One striking thing about children on a carousel is seeing the difference in riding style each one adopts. Some cling to the pole their arms wrapped tight as if they were afraid the horse would suddenly leap from the platform and gallop away with them. Some ride with arms held wide in that "I’m king of the world" posture with attitude to match. Yet the choice of mount doesn‘t seem to correlate to riding style. Watching kids make their choice can be as interesting as their ride itself. The Salem Riverfront Carousel has 42 hand-carved horses, a covered wagon and a chuck wagon to choose from. Each horse is very much an individual. Rosinante, Jazz . . . the names are posted above each horse in the rafters supporting the top of the carousel.
This is only the second hand-carved carousel to be constructed in the US since the 1920s. The other is in Missoula, Montana. It was upon riding that in 1995 that a woman named Hazel Patton determined to have one where she lived. Upon seeing a carving demonstration by Dave Walker, she realized her enthusiasm would not be enough to see the project realized. Her enthusiasm would have to spread. As you can tell, she was eventually successful. All horses, and other carved decorations, were "adopted" by local families, which basically means that the funding to pay for each came through donations from the community. Volunteers, taught by Dave, did all the carving. The carousel finally opened to the public June 1, 2001.
Originally the, about 20-minutes of, music was played off paper rolls like a player piano, by the 7-foot-2-inch band organ which weighs in at 700 pounds. Since this method had a limited lifespan (the paper disintegrates with use) these rolls were replaced with MIDI, a far more durable system but a less interesting idea to muse, although the real instruments still play.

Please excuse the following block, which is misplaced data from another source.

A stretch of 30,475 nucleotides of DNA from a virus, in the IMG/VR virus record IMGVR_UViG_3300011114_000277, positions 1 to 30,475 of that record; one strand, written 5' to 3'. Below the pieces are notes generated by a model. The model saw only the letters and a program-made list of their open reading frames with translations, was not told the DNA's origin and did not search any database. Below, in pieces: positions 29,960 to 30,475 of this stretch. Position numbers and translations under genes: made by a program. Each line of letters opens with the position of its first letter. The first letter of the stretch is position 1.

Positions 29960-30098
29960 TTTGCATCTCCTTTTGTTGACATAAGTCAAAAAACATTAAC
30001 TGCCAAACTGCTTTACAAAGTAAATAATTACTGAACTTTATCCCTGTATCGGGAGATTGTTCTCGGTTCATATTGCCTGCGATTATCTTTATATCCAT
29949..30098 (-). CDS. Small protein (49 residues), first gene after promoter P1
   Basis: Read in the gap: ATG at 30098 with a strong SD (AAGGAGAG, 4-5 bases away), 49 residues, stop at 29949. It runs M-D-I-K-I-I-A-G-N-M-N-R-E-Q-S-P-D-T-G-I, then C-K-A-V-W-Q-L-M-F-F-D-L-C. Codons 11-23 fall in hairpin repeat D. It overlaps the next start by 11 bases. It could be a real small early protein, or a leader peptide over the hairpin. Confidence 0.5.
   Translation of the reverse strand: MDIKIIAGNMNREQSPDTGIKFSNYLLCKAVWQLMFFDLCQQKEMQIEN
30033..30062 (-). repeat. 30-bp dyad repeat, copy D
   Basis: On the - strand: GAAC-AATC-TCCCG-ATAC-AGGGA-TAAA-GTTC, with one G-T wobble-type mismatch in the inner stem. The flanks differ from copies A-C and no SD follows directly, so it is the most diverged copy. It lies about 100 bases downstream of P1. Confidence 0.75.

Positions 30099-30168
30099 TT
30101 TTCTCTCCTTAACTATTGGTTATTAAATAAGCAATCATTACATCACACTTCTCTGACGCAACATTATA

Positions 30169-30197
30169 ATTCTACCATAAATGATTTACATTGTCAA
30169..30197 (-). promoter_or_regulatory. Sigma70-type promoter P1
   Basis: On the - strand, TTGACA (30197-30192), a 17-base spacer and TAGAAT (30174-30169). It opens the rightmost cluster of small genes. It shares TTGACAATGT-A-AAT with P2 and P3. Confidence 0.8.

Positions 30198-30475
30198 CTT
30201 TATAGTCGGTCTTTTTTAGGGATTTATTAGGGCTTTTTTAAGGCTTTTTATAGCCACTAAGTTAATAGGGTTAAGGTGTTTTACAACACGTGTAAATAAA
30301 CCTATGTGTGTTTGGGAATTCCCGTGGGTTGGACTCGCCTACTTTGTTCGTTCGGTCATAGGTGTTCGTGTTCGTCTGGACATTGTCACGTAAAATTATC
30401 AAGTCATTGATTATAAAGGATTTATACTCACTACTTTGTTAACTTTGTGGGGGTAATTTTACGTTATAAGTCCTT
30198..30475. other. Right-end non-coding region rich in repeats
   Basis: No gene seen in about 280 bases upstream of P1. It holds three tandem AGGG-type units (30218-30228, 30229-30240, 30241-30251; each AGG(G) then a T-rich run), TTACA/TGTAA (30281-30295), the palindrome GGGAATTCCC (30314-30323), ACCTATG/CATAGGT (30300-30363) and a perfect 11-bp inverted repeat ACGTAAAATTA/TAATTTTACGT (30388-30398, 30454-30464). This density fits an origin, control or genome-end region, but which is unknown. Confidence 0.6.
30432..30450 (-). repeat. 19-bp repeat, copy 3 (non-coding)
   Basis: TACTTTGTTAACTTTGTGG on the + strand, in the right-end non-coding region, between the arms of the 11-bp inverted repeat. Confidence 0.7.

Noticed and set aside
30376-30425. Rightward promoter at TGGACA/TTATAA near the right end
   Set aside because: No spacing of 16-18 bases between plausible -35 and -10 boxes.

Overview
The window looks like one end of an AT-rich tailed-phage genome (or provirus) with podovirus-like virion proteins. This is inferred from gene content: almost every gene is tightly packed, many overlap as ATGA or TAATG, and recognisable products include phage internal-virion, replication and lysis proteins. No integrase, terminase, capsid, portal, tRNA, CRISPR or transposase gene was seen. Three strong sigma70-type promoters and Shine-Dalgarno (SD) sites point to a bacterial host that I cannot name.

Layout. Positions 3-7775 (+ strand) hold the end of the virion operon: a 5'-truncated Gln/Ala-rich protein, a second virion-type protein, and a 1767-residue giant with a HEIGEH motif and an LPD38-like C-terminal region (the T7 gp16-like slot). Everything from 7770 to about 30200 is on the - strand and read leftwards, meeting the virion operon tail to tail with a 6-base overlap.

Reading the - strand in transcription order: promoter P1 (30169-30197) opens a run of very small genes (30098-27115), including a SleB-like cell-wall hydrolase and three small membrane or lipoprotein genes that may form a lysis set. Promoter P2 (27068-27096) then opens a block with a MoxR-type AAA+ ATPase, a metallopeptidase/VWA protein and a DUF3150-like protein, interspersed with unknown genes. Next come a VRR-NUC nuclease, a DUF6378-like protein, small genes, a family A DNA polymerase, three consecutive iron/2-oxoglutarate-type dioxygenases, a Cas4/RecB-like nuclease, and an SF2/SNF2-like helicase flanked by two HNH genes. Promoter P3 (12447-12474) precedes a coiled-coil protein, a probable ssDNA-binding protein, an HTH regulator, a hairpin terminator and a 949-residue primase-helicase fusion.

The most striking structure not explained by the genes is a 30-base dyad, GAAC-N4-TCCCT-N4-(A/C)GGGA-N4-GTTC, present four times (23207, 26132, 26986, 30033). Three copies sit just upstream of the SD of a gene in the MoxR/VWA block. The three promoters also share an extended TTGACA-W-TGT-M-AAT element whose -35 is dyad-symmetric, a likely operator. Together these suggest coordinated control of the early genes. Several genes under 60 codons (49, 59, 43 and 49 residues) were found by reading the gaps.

This article from the Statesman Journal on the Riverfront Carousel has a complete listing of music played as well as photos and "bios" (under Horse Tales) for each horse and information on carousel.
The gift shop has a large stock of horse and carrousel related items some of which you can purchase online. If you should be here around Christmas you’ll find a variety of unique and charming tree decorations.
The carousel is located in a pavilion in Riverfront Park (my entry)pretty much opposite where State Street ends upon intersecting with Front Street. A Map and directions are available by scrolling down this page.
There’s lots of parking adjacent to the pavilion. At the north end of the park is A.C. Gilbert Discovery Village (journal entry)with its Children‘s Museum and giant erector set.
Open: (Winter) Mon-Thurs 10am-6pm, Fri-Sat 10am-7pm, Sun 11am-5pm; (Summer) Mon-Thurs 10am-7pm, Fri-Sat 10am-9pm, Sun 11am-6pm. Closed Thanksgiving.
Rides: $1.25. Free rides Christmas Day 12pm-5pm.
Contact: 503-540-0374, (fax) 503-763-0630